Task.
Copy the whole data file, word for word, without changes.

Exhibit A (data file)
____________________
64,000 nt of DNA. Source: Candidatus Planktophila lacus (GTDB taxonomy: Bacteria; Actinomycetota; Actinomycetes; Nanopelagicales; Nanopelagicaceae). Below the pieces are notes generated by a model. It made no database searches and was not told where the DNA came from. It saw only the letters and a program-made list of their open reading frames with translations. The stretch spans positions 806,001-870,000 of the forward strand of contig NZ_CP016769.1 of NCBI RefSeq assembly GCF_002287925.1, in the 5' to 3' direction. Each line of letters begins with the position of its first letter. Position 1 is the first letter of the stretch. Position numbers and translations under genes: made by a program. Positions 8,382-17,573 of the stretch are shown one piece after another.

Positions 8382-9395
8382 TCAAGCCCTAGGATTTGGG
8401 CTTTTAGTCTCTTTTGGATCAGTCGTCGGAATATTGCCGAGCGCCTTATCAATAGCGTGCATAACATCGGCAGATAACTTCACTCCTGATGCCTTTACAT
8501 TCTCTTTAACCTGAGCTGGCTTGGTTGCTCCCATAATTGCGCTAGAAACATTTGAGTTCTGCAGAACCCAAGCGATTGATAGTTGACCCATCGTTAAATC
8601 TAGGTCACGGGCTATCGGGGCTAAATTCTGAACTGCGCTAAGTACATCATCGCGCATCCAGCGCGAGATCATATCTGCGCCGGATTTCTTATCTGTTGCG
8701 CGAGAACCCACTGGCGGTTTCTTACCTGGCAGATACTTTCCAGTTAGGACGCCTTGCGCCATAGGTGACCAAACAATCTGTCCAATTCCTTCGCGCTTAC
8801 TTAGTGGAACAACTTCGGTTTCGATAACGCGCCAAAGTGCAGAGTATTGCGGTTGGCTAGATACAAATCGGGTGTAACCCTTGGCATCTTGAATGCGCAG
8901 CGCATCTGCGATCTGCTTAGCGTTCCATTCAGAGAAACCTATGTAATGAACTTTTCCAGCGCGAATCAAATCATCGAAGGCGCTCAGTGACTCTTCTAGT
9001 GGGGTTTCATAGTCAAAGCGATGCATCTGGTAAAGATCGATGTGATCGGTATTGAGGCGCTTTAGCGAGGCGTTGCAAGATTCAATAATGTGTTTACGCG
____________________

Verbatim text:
64,000 nt of DNA. Source: Candidatus Planktophila lacus (GTDB taxonomy: Bacteria; Actinomycetota; Actinomycetes; Nanopelagicales; Nanopelagicaceae). Below the pieces are notes generated by a model. It made no database searches and was not told where the DNA came from. It saw only the letters and a program-made list of their open reading frames with translations. The stretch spans positions 806,001-870,000 of the forward strand of contig NZ_CP016769.1 of NCBI RefSeq assembly GCF_002287925.1, in the 5' to 3' direction. Each line of letters begins with the position of its first letter. Position 1 is the first letter of the stretch. Position numbers and translations under genes: made by a program. Positions 8,382-17,573 of the stretch are shown one piece after another.

Positions 8382-9395
8382 TCAAGCCCTAGGATTTGGG
8401 CTTTTAGTCTCTTTTGGATCAGTCGTCGGAATATTGCCGAGCGCCTTATCAATAGCGTGCATAACATCGGCAGATAACTTCACTCCTGATGCCTTTACAT
8501 TCTCTTTAACCTGAGCTGGCTTGGTTGCTCCCATAATTGCGCTAGAAACATTTGAGTTCTGCAGAACCCAAGCGATTGATAGTTGACCCATCGTTAAATC
8601 TAGGTCACGGGCTATCGGGGCTAAATTCTGAACTGCGCTAAGTACATCATCGCGCATCCAGCGCGAGATCATATCTGCGCCGGATTTCTTATCTGTTGCG
8701 CGAGAACCCACTGGCGGTTTCTTACCTGGCAGATACTTTCCAGTTAGGACGCCTTGCGCCATAGGTGACCAAACAATCTGTCCAATTCCTTCGCGCTTAC
8801 TTAGTGGAACAACTTCGGTTTCGATAACGCGCCAAAGTGCAGAGTATTGCGGTTGGCTAGATACAAATCGGGTGTAACCCTTGGCATCTTGAATGCGCAG
8901 CGCATCTGCGATCTGCTTAGCGTTCCATTCAGAGAAACCTATGTAATGAACTTTTCCAGCGCGAATCAAATCATCGAAGGCGCTCAGTGACTCTTCTAGT
9001 GGGGTTTCATAGTCAAAGCGATGCATCTGGTAAAGATCGATGTGATCGGTATTGAGGCGCTTTAGCGAGGCGTTGCAAGATTCAATAATGTGTTTACGCG